Question: which corporation has just announced a cash tally to rival the entire foreign exchange reserve of Germany? Answer (if you haven’t already guessed): Apple.
Yes, the Cupertino Colossus now has more cash than just about any other corporation on the planet. Cash on the corporate scale doesn’t simply mean the stuff we all have in our current accounts; it also includes cash equivalents and short-term and long-term marketable securities. Apple invests a sizeable slab of that in longer-term vehicles (much more so, in fact, than most other companies).
Given the fact that it’s so rich, this perhaps isn’t surprising: it can pump a surreal $160 billion into long-term securities and still have $34 billion to play with to fund its many other global operations. Yet it’s also been growing its debt pool, which soared from $28.99 billion at the end of Q3 2014 to more than $40 billion today. Why would a company so surreally wealthy wish to hire more debt?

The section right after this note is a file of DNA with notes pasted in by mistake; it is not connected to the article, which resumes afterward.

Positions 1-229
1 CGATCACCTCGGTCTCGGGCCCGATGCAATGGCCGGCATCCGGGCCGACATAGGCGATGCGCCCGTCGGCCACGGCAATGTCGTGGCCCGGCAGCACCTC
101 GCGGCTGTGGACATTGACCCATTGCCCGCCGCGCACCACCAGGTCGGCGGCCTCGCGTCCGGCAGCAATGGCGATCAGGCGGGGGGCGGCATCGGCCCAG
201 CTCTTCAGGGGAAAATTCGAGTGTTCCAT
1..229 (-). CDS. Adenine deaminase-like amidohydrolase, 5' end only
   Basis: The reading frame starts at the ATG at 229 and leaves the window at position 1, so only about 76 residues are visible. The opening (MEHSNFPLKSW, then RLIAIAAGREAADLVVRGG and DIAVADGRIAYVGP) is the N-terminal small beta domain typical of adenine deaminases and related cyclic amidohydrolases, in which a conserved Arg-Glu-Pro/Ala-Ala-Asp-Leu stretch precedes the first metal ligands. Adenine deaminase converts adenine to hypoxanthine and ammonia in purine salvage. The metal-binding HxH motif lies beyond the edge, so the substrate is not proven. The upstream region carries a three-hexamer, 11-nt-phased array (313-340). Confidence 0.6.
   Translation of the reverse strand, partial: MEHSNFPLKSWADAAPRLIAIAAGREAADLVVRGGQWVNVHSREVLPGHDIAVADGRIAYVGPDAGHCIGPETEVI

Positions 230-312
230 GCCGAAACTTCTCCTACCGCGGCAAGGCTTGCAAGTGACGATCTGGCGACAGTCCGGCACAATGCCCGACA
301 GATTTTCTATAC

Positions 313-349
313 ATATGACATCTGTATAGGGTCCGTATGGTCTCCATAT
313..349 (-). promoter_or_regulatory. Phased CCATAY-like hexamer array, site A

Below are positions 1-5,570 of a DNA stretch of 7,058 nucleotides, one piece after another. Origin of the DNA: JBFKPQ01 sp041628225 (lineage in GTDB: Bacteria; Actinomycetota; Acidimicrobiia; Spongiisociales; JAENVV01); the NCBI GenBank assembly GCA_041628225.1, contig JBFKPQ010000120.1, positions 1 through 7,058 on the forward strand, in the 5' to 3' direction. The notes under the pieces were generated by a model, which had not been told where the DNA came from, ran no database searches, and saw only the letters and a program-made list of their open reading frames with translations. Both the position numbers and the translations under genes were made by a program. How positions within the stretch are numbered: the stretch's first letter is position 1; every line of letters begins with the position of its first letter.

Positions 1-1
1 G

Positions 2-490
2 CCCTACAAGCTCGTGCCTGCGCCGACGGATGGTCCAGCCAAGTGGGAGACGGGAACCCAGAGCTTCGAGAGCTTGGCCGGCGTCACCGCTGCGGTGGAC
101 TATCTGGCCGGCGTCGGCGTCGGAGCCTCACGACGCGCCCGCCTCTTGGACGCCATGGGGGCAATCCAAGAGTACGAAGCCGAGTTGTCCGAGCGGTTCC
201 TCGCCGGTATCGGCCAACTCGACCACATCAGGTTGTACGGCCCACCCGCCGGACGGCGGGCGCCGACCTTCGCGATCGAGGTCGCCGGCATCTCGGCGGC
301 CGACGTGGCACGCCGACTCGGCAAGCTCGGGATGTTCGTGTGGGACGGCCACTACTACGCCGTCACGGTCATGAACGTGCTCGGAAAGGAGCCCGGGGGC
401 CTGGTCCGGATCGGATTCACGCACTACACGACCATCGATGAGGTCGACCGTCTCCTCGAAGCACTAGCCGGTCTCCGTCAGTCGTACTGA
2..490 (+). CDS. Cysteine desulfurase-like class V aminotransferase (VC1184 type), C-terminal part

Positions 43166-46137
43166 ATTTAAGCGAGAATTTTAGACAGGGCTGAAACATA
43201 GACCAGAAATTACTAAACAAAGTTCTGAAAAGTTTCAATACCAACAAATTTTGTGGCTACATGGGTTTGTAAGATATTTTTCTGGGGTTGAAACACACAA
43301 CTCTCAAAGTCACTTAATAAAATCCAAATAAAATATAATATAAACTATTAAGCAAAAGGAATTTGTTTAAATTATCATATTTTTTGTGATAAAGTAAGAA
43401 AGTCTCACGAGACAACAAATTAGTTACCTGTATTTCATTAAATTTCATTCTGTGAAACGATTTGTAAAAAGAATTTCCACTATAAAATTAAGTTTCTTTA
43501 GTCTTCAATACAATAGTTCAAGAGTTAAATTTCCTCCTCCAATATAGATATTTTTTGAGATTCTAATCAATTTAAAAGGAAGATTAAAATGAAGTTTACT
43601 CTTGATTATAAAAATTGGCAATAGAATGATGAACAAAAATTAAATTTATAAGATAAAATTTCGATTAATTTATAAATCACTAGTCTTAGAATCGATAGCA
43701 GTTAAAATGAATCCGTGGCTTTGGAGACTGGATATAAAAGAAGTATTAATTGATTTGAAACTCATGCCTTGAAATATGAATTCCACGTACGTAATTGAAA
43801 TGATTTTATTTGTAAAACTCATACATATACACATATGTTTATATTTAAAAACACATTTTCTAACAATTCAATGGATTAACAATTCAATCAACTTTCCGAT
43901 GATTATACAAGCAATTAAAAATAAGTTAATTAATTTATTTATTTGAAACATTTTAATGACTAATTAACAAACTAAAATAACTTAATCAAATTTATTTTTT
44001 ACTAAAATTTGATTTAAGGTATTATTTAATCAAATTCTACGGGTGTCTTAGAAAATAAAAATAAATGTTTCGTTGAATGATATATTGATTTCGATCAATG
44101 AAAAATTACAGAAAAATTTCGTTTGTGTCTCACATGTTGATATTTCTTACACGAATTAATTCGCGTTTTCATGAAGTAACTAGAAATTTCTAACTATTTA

Basically, it’s all down to the cost of using its cash reserves. Much of it resides in foreign countries, and repatriating it would incur stinging tax penalties, which is why Apple uses domestic funds to make share purchases. Given the cost of borrowing in the US is now so laughably low, the domestic macro-environment makes debt a far more viable option for Apple than hauling in chunks of its foreign money mountains.
Apple’s Board of Directors issued an announcement that the company is increasing its programme to return capital to shareholders by over 50 percent, making the cumulative total $200 billion by the close of March 2017.
Apple’s CEO, Tim Cook, said:
“We believe Apple has a bright future ahead, and the unprecedented size of our capital return program reflects that strong confidence.
“While most of our program will focus on buying back shares, we know that the dividend is very important to many of our investors, so we’re raising it for the third time in less than three years.”
Plenty of people across the globe will go on consuming digital content on Apple devices, helping to generate cash piles for the company that resemble telephone numbers in scale.